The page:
Detection and Differentiation of Cryptosporidium Oocysts in Water by PCR-RFLP
Consumption of contaminated water has been implicated as a major source of Cryptosporidium infection in various outbreak investigations and case control studies. Surveys conducted in various regions of the United States demonstrated the presence of Cryptosporidium oocysts in 67–100% of wastewaters, 24–100% of surface waters, and 17–26.8% of drinking waters (1, 2, 3, 4). The identity and human infective potential of these waterborne oocysts are not known, although it is likely that not all oocysts are from human-infecting Cryptosporidium species. Likewise, the source of the oocyst contamination is also not fully clear. Farm animals and human sewage discharge are generally considered to be the major sources of surface water contamination with C. parvum (5). Because Cryptosporidium infection is common in wildlife, it is conceivable that wildlife can also be a source for Cryptosporidium oocysts in waters (4). The presence of host-adapted Cryptosporidium spp. and genotypes makes it possible to develop molecular tools to assess the human infection potential and source of Cryptosporidium oocysts in water.
KeywordsCryptosporidium Oocyst Cryptosporidium Infection Polymerase Chain Reaction Inhibitor Cryptosporidium Species Polymerase Chain Reaction Tube
- 13.Kimbell, L. M., Miller, D. L., Chavez, W., and Altman, N. (1999) Molecular analysis of the 18S rRNA gene of Cryptosporidium serpentis in a wild-caught corn snake (Elaphe guttata guttata) and a five-species restriction fragment length polymorphism-based assay that can additionally discern C. parvum from C. wrairi. Appl. Environ. Microbiol. 65, 5345–5349.PubMedGoogle Scholar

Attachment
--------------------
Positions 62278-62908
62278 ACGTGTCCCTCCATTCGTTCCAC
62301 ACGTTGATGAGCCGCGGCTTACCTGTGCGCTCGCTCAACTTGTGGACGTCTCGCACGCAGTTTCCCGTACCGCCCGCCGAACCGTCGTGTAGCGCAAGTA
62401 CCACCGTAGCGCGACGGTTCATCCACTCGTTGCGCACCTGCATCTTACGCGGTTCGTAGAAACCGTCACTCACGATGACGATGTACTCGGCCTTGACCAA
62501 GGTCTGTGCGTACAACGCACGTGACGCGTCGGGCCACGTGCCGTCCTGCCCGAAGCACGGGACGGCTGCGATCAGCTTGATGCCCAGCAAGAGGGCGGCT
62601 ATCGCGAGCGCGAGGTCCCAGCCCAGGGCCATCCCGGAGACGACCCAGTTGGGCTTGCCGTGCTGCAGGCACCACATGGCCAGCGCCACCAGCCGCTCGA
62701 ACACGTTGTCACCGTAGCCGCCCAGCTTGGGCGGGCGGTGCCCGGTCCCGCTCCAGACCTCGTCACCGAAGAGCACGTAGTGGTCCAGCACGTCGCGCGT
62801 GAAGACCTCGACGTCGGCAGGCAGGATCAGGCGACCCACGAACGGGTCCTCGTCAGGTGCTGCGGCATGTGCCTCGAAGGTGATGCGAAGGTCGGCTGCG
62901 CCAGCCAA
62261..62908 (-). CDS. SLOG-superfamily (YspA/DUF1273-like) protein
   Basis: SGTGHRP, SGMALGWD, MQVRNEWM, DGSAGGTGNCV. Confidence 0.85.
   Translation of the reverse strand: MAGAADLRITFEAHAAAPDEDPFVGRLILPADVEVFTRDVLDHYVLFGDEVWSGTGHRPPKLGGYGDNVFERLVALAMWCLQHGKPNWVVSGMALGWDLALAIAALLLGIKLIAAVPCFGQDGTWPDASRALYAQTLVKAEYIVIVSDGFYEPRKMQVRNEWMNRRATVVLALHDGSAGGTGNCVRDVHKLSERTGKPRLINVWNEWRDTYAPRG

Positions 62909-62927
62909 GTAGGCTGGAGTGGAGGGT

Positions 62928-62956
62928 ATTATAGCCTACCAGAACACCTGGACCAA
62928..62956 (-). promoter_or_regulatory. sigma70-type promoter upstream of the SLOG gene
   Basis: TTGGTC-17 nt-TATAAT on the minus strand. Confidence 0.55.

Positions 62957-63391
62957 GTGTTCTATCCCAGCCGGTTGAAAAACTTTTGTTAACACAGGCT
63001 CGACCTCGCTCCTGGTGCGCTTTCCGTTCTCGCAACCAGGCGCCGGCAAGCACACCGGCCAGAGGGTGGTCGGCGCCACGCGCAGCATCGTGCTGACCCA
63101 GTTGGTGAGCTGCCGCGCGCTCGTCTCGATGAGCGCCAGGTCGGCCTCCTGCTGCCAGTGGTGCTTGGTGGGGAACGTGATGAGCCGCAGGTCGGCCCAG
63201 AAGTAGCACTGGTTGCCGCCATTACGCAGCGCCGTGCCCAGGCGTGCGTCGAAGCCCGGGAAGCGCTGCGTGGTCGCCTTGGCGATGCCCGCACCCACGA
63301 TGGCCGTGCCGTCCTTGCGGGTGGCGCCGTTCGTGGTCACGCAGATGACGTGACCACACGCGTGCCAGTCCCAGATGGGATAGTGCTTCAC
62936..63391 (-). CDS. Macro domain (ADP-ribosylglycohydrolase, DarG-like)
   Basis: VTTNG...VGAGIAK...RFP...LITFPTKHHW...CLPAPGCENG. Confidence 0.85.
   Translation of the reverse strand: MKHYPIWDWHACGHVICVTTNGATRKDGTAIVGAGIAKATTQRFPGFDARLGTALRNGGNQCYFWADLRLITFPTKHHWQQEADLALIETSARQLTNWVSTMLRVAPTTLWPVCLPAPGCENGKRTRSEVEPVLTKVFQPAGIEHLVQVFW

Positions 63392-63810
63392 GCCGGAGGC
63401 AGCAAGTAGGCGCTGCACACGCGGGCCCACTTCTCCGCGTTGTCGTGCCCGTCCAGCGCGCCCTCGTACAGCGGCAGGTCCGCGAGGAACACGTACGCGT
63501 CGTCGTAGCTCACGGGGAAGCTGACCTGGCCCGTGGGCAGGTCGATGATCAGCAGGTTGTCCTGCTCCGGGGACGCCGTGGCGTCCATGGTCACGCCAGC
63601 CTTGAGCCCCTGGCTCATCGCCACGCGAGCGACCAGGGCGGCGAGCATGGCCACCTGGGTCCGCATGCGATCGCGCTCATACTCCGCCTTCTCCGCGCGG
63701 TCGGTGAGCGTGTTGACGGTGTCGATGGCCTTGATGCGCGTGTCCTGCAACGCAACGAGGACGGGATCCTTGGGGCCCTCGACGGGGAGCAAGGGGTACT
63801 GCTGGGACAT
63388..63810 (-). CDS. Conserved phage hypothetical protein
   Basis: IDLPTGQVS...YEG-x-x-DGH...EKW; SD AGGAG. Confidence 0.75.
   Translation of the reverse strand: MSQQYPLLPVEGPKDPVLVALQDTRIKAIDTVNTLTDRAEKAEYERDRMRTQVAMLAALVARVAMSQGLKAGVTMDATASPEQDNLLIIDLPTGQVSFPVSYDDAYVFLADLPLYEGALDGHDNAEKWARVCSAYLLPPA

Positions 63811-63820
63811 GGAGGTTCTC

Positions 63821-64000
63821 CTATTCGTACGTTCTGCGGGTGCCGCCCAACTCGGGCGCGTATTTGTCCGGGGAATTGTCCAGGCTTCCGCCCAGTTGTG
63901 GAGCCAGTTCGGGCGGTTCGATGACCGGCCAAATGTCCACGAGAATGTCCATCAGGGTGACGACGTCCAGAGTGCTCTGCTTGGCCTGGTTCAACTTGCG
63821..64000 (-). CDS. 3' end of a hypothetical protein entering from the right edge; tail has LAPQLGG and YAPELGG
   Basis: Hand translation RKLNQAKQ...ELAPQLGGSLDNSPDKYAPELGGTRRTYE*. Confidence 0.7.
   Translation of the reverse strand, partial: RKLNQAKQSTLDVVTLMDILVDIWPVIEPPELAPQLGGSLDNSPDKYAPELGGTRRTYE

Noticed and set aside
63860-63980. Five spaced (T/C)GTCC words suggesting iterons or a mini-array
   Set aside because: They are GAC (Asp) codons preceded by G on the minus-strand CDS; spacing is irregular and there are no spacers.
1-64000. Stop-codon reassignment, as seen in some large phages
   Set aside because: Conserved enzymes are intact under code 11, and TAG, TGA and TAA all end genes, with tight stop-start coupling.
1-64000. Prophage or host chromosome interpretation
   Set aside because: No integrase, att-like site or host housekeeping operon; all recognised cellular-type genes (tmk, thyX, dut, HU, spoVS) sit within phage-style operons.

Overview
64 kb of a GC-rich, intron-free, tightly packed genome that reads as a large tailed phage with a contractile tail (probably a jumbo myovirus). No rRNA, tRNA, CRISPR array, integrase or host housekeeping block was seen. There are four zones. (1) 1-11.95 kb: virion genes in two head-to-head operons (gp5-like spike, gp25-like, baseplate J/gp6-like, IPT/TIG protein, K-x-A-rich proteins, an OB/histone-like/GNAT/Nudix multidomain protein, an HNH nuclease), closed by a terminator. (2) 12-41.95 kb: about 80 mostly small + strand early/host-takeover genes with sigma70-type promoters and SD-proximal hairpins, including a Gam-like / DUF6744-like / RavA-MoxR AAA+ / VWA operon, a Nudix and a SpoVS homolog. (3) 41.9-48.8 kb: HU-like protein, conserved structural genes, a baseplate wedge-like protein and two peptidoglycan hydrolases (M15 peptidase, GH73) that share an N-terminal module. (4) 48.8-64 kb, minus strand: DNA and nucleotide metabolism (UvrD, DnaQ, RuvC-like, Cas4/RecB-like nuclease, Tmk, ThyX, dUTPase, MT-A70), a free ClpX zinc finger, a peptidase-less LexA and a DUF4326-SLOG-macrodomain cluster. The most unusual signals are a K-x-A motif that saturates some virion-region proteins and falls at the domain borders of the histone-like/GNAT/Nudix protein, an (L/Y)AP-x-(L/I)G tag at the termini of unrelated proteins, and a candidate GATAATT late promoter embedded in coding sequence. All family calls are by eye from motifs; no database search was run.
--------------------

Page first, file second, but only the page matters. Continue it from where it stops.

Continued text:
- 19.Morgan, U. M., Deplazes, P., Forbes, D. A., Spano, F., Hertzberg, H., Sargent, K. D., Elliot, A., and Thompson, R. C. A. (1999) Sequence and PCR-RFLP analysis of the internal transcribed spacers of the rDNA repeat unit in isolates of Cryptosporidium from different hosts. Parasitology 118, 49–58.PubMedCrossRefGoogle Scholar
- 29.Di Giovanni, G. D., Hashemi, F. H., Shaw, N. J., Abrams, F. A., LeChevallier, M. W., and Abbaszadegan, M. (1999) Detection of infectious Cryptosporidium parvum oocysts in surface and filter backwash water samples by immunomagnetic separation and integrated cell culture-PCR. Appl. Environ. Microbiol. 65, 3427–3432.PubMedGoogle Scholar
- 36.Rochelle, P. A., Ferguson, D. M., Handojo, T. J., De Leon, R., Stewart, M. H., and Wolfe, R. L. (1997) An assay combining cell culture with reverse transcriptase PCR to detect and determine the infectivity of waterborne Cryptosporidium parvum. Appl. Environ. Microbiol. 63, 2029–2037.PubMedGoogle Scholar